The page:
Keeping the Indonesian Culture Alive

Literally meaning “ a peanut that forgets its shell”, the Indonesian proverb “kacang lupa kulitnya” reminds us that no matter how far we go, we should always remember our origins.

Being the largest archipelago along with 4th most populated country in the world, it is no surprise that Indonesia is culturally diverse. With the increasing trend of globalisation that shows no sign of stopping, the slow erosion or diffusion of culture is inevitably a threat that the government has tirelessly strived to prevent.

Below are some attempts that the government has made to maintain the longevity and livelihood of the Indonesian heritage:

Redistribution of budget for the cultural sector
In 2018, the government provided 1 trillion Rupiah exclusively for the cultural sector. This is contrary to the usual where allocation is shared between the Ministry of Education and Culture’s department. The money has mostly gone to the revitalization of museums. 119 museums across Indonesia are now nationally recognized, with almost a total of 30,000 collections being accessible online through the ministry’s official website.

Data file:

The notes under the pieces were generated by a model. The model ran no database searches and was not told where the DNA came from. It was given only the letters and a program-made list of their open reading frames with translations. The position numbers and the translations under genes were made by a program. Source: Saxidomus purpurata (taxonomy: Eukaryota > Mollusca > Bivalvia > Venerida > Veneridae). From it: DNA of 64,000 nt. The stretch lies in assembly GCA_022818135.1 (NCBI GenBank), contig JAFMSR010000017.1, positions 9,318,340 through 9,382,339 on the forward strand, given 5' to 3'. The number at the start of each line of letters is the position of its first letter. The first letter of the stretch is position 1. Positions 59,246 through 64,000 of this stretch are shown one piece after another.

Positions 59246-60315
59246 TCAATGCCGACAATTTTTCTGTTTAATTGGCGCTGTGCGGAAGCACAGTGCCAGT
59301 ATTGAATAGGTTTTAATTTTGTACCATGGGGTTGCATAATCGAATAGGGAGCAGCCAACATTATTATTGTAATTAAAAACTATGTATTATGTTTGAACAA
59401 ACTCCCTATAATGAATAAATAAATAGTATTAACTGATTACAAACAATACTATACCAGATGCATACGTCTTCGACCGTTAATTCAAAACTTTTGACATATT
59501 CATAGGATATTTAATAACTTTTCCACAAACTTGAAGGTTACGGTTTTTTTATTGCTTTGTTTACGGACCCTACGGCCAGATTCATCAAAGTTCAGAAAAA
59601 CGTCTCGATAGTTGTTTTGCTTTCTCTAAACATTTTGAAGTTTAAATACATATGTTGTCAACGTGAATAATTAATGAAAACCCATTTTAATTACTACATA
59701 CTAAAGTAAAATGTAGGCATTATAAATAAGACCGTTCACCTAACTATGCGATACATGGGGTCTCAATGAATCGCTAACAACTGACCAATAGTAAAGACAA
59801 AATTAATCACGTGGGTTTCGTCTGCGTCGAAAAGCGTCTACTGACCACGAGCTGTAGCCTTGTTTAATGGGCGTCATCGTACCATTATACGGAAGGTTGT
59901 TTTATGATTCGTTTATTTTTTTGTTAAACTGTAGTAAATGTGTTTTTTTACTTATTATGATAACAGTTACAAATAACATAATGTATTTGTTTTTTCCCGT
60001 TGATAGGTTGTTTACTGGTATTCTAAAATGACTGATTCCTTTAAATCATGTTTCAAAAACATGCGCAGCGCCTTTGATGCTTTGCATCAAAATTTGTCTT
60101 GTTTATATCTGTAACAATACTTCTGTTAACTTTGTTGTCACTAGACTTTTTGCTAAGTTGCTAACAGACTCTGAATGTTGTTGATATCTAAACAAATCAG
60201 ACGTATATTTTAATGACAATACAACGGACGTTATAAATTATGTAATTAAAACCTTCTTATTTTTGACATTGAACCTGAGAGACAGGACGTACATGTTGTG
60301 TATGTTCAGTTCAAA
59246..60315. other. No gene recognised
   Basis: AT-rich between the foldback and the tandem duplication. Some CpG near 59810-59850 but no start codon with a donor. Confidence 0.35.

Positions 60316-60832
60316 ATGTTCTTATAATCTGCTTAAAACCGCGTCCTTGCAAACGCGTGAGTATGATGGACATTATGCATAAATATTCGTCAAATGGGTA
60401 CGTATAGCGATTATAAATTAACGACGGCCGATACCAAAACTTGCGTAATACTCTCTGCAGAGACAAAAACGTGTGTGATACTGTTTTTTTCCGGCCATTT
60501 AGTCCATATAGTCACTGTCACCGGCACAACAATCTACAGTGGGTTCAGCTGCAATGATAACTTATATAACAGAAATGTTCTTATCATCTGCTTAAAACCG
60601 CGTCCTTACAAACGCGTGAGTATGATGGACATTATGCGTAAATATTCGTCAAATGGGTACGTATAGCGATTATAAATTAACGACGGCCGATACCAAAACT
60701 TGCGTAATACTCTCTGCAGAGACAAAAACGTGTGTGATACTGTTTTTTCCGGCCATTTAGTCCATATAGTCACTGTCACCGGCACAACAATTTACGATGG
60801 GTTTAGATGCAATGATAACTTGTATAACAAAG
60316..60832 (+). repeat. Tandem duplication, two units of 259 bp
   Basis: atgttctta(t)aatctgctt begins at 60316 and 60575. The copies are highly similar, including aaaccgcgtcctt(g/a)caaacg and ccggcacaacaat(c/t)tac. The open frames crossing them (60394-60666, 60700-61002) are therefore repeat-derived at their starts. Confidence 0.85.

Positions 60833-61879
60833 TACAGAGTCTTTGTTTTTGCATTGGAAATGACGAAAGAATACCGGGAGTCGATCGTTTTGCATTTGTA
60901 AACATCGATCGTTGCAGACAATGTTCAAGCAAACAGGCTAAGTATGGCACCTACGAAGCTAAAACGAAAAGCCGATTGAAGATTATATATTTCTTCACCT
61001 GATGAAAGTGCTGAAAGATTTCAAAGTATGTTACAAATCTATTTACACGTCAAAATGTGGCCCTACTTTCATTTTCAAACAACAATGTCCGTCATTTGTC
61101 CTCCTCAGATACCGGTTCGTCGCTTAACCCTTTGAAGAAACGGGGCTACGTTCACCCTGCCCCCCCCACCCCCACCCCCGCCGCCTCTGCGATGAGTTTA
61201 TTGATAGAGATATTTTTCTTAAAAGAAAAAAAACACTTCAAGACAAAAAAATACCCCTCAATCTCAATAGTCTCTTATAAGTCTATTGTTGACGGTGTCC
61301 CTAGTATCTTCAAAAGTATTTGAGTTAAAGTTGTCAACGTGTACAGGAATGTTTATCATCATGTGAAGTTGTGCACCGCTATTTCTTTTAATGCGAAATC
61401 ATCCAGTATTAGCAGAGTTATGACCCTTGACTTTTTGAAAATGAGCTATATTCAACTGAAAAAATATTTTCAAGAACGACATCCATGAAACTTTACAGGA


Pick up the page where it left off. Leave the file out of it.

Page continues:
The allocation has also prioritised to preserving culture in hopes of being able to register them under UNESCO’s intangible cultural heritage list. So far, Indonesia already has 9 heritage accredited by UNESCO which includes batik, keris, wayang, angklung and saman dance. Pinisi, the art of boatbuilding that originated in South Sulawesi, has also recently made the list in 2017 while Pencak Silat is still being reviewed.

Strategic Expansion of Market for Tourist
The government has set a target of reaching 20 million foreign tourists in 2019. In 2018, Indonesia only reached 15.8 million foreign tourists, reflecting a 12% increase from 2017 where numbers only hit 14 million. According to the data published by BPK(The Audit Board of the Republic of Indonesia) so far, it seems like things are going positive given that there has been another 11% increase in the number of tourists in January 2019, from 1.09 million to 1.21 million, compared to that of January 2018.